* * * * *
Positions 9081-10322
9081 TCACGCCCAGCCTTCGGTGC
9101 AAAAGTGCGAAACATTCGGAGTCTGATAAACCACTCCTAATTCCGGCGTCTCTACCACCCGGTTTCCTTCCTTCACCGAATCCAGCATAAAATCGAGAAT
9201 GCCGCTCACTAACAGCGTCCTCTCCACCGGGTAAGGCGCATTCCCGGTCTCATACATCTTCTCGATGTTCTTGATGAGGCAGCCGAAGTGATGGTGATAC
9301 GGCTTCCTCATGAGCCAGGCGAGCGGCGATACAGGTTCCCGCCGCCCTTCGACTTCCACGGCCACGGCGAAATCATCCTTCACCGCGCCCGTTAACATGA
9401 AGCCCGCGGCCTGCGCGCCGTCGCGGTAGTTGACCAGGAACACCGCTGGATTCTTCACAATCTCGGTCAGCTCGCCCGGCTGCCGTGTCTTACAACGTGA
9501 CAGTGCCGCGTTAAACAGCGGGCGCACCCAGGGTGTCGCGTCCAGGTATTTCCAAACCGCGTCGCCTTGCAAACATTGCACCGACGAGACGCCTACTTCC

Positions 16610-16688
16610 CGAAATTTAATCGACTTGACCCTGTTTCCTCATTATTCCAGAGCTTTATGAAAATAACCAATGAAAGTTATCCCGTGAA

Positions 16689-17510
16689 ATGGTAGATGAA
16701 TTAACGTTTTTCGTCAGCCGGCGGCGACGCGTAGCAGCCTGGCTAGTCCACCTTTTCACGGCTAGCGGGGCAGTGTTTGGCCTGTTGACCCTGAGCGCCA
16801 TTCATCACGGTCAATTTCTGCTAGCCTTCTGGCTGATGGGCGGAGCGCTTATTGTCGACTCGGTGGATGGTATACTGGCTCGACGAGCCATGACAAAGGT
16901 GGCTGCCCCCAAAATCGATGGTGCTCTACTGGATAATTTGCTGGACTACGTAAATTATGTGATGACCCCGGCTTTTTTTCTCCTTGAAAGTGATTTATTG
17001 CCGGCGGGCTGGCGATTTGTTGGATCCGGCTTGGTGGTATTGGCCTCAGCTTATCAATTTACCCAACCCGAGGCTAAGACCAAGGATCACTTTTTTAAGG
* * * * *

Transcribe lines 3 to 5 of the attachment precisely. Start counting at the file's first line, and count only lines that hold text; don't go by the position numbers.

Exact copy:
9101 AAAAGTGCGAAACATTCGGAGTCTGATAAACCACTCCTAATTCCGGCGTCTCTACCACCCGGTTTCCTTCCTTCACCGAATCCAGCATAAAATCGAGAAT
9201 GCCGCTCACTAACAGCGTCCTCTCCACCGGGTAAGGCGCATTCCCGGTCTCATACATCTTCTCGATGTTCTTGATGAGGCAGCCGAAGTGATGGTGATAC
9301 GGCTTCCTCATGAGCCAGGCGAGCGGCGATACAGGTTCCCGCCGCCCTTCGACTTCCACGGCCACGGCGAAATCATCCTTCACCGCGCCCGTTAACATGA